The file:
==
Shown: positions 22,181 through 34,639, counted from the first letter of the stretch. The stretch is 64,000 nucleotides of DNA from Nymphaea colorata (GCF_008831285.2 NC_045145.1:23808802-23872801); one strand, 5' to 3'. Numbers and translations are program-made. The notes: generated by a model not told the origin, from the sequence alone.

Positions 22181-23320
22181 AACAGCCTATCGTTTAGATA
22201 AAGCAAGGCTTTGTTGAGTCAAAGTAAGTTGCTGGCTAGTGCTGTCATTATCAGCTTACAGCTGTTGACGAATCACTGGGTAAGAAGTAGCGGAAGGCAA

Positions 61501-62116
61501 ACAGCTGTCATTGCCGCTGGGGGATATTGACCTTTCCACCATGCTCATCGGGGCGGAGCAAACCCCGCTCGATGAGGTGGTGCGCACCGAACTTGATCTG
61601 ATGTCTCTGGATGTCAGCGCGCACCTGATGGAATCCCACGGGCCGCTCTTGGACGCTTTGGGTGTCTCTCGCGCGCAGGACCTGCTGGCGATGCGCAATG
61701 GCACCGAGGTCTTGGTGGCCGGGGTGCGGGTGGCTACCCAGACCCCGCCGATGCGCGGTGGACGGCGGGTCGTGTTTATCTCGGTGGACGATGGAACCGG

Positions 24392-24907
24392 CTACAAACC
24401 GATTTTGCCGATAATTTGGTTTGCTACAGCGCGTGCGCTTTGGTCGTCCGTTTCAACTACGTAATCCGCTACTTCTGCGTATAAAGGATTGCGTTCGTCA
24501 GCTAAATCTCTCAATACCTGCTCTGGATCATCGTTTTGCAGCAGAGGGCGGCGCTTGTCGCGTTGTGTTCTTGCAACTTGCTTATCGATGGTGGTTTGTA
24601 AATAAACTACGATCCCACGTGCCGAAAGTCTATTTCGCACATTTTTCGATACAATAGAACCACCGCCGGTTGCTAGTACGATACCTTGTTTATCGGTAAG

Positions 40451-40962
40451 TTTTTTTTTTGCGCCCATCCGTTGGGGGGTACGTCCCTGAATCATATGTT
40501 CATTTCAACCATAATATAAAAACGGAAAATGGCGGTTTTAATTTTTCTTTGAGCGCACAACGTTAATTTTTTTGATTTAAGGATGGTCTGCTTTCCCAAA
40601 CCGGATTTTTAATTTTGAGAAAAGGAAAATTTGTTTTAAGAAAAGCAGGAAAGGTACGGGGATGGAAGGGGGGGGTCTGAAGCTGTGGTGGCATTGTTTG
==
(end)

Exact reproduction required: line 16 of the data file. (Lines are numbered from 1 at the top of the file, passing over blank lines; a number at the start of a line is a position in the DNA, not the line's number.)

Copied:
40501 CATTTCAACCATAATATAAAAACGGAAAATGGCGGTTTTAATTTTTCTTTGAGCGCACAACGTTAATTTTTTTGATTTAAGGATGGTCTGCTTTCCCAAA